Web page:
Motorists feared trapped amid burning vehicles

Tunnel collapse kills four in Yamanashi


At least four people were killed and two injured Sunday in Yamanashi Prefecture after a tunnel on the Chuo Expressway collapsed, crushing vehicles and starting fires inside, police said.

Three of the victims were in a party of six traveling in a rented van that apparently caught fire after it was crushed. Authorities also said that a truck driver who called for help after being trapped had died, and said others could be stranded as well.

The accident took place in the 4.7-km Sasago Tunnel near Otsuki, about 80 km west of Tokyo, when about 180 concrete panels covering a 110-meter section of the ceiling collapsed at around 8 a.m., according to local police and the Fire and Disaster Management Agency.

Two women, including one who managed to exit the van, were injured, according to fire official Kazuya Tezuka.

“I have no idea about what happened to the five others. I don’t know how many vehicles were ahead and behind ours,” the 28-year-old woman, who sustained moderate injuries, was quoted as saying.

The other woman, 37, escaped with minor injuries, hospital officials said.

A minicar also caught fire but was soon extinguished, firefighters said.

Firefighters suspended rescue operations at around 12:50 p.m. after the situation was deemed too dangerous to continue but resumed activity later in the day. The panels, measuring 5 meters by 1.2 meters, are 8 cm thick and weigh over 1 ton each.

Authorities closed off the busy expressway between the Otsuki and Katsunuma junctions and launched a criminal probe into its operator, Central Nippon Expressway Co., on suspicion of professional negligence resulting in death and injury.

At a hastily arranged news conference, the operator said no abnormalities were found during its last inspection in September.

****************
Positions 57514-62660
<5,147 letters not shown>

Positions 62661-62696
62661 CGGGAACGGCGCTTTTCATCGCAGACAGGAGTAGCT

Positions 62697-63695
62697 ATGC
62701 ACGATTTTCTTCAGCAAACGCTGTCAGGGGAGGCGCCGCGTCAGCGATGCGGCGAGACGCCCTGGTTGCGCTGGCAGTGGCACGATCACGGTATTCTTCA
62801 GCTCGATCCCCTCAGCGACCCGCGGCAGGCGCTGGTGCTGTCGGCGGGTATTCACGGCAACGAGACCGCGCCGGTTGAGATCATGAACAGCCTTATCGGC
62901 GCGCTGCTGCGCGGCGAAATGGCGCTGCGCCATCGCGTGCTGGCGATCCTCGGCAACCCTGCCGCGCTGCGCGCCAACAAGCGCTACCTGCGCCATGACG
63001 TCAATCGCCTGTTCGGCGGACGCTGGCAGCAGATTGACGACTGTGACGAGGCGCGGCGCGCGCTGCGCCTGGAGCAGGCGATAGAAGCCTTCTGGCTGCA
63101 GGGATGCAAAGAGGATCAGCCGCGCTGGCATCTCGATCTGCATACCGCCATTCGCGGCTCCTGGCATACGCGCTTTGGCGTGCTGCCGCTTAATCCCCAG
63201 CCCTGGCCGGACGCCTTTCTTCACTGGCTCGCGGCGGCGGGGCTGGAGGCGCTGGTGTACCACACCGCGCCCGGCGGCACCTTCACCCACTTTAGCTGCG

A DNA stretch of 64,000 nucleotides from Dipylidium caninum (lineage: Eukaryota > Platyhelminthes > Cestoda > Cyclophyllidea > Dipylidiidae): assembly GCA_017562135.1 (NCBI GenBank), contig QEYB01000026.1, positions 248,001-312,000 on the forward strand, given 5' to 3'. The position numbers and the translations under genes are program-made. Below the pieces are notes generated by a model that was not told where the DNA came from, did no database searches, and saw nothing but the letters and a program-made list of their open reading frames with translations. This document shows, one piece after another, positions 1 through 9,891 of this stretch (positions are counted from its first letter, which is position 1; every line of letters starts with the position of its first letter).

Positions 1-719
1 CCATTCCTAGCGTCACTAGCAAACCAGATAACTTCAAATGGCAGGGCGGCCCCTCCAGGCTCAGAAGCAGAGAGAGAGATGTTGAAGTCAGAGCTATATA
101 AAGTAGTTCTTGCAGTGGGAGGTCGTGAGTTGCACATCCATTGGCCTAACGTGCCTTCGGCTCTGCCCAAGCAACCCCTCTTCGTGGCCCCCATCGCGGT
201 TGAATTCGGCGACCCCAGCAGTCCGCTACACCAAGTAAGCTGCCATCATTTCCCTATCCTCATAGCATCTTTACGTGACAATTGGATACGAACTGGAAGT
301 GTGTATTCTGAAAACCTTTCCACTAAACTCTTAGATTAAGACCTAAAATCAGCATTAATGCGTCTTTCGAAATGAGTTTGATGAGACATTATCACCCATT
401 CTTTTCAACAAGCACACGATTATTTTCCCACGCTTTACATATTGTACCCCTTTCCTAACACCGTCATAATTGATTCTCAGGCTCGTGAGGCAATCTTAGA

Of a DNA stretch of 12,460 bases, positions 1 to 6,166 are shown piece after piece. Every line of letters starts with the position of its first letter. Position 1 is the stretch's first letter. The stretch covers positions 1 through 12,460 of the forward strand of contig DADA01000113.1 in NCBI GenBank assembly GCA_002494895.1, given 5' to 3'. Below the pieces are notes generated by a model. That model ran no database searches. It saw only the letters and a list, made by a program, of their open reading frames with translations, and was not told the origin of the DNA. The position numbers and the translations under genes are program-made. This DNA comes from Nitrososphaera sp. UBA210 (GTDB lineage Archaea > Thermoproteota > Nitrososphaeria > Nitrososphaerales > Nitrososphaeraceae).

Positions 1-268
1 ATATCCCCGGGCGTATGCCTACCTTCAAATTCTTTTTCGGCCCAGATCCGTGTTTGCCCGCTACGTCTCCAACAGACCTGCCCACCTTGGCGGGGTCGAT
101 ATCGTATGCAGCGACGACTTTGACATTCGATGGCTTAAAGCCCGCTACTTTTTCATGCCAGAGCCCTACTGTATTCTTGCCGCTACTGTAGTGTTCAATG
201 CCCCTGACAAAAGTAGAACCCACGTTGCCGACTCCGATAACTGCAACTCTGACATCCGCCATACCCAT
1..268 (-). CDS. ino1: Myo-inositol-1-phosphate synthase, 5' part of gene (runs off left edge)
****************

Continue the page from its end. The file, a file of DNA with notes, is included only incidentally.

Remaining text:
Nippon Expressway President Takekazu Kaneko said the company would conduct emergency checks on other tunnels with similar ceilings.

Initial media reports hinted the situation could be much worse, but the expressway operator didn’t appear to have a clear grasp of the situation even though several hours had passed since the cave-in.

NHK footage taken from the tunnel in the early stages of the accident showed a white ambulance and several firefighters working in an area shrouded in smoke.

A reporter for NHK said he happened to be driving through the tunnel on his way to Tokyo when it started to disintegrate.

“I managed to get through the tunnel but vehicles nearby appeared to have been trapped,” he said. “Black smoke was coming and there seemed to be a fire inside the tunnel.”

The thick smoke was hampering attempts to reach the cave-in, which is about 2 km from the Tokyo-side exit, fire official Tezuka said.

“The tunnel’s smoke ventilation system is malfunctioning and we can’t see anything 1 meter in front,” he said.

Dozens of people were seen waiting at an expressway bus stop just outside the exit, and were believed to have exited from the tunnel, NHK said.

A man in his 30s who was just 50 meters ahead of the cave-in when it happened recounted the terrifying experience.

“A concrete part of the ceiling fell off all of a sudden when I was driving inside. I saw a fire coming from a crushed car. I was so frightened I got out of my car right away and walked an hour to get outside,” he told NHK.

“The traffic was not so heavy,” he added.

A stream of people was seen coming out the other exit after abandoning their vehicles, the broadcaster said.

The tunnel, which passes through hills not far from Mount Fuji, is one of the longest in Japan and sits on a major highway connecting Tokyo with the center and west of the country.